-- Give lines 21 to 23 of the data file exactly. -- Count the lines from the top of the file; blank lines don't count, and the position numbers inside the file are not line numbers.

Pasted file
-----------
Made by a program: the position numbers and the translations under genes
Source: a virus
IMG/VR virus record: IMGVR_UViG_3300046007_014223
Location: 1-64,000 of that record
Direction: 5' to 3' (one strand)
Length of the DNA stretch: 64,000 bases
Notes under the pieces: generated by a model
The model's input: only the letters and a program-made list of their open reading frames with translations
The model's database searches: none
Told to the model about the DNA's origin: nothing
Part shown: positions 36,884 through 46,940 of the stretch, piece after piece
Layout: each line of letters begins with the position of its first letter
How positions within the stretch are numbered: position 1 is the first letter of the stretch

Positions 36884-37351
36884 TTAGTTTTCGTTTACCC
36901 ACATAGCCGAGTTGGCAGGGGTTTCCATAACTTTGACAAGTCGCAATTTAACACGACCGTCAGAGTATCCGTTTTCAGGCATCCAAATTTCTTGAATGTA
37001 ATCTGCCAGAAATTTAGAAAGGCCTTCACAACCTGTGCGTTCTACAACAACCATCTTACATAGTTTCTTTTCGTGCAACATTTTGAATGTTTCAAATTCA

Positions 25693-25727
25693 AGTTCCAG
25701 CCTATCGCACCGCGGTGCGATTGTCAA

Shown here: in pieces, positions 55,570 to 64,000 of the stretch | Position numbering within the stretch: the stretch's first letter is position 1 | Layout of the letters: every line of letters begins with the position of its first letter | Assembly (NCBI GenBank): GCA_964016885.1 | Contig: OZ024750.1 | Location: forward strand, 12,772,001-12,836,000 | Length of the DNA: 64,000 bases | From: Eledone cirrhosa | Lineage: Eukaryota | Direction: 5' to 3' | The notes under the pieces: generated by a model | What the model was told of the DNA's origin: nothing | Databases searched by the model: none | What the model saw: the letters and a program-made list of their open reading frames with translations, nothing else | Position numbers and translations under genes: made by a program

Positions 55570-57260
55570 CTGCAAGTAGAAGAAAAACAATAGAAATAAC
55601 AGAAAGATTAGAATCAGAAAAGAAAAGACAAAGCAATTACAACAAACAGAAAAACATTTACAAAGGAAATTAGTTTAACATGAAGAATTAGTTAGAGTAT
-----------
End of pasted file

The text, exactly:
Shown here: in pieces, positions 55,570 to 64,000 of the stretch | Position numbering within the stretch: the stretch's first letter is position 1 | Layout of the letters: every line of letters begins with the position of its first letter | Assembly (NCBI GenBank): GCA_964016885.1 | Contig: OZ024750.1 | Location: forward strand, 12,772,001-12,836,000 | Length of the DNA: 64,000 bases | From: Eledone cirrhosa | Lineage: Eukaryota | Direction: 5' to 3' | The notes under the pieces: generated by a model | What the model was told of the DNA's origin: nothing | Databases searched by the model: none | What the model saw: the letters and a program-made list of their open reading frames with translations, nothing else | Position numbers and translations under genes: made by a program

Positions 55570-57260
55570 CTGCAAGTAGAAGAAAAACAATAGAAATAAC